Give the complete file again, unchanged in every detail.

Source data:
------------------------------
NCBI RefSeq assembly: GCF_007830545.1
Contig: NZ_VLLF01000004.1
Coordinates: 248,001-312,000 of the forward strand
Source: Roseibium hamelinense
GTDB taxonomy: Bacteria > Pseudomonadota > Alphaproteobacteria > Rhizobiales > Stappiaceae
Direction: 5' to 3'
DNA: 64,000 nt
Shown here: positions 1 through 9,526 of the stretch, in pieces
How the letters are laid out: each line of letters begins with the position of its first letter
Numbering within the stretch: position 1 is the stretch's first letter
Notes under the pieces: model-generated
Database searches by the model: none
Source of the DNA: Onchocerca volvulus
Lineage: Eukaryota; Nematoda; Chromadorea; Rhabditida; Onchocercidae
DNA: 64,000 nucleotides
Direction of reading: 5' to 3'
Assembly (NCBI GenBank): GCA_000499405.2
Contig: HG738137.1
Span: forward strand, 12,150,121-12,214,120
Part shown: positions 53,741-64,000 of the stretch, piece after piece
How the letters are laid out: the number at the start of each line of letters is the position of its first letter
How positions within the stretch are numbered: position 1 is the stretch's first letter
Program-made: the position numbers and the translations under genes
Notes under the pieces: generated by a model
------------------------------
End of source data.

NCBI RefSeq assembly: GCF_007830545.1
Contig: NZ_VLLF01000004.1
Coordinates: 248,001-312,000 of the forward strand
Source: Roseibium hamelinense
GTDB taxonomy: Bacteria > Pseudomonadota > Alphaproteobacteria > Rhizobiales > Stappiaceae
Direction: 5' to 3'
DNA: 64,000 nt
Shown here: positions 1 through 9,526 of the stretch, in pieces
How the letters are laid out: each line of letters begins with the position of its first letter
Numbering within the stretch: position 1 is the stretch's first letter
Notes under the pieces: model-generated
Database searches by the model: none
Source of the DNA: Onchocerca volvulus
Lineage: Eukaryota; Nematoda; Chromadorea; Rhabditida; Onchocercidae
DNA: 64,000 nucleotides
Direction of reading: 5' to 3'
Assembly (NCBI GenBank): GCA_000499405.2
Contig: HG738137.1
Span: forward strand, 12,150,121-12,214,120
Part shown: positions 53,741-64,000 of the stretch, piece after piece
How the letters are laid out: the number at the start of each line of letters is the position of its first letter
How positions within the stretch are numbered: position 1 is the stretch's first letter
Program-made: the position numbers and the translations under genes
Notes under the pieces: generated by a model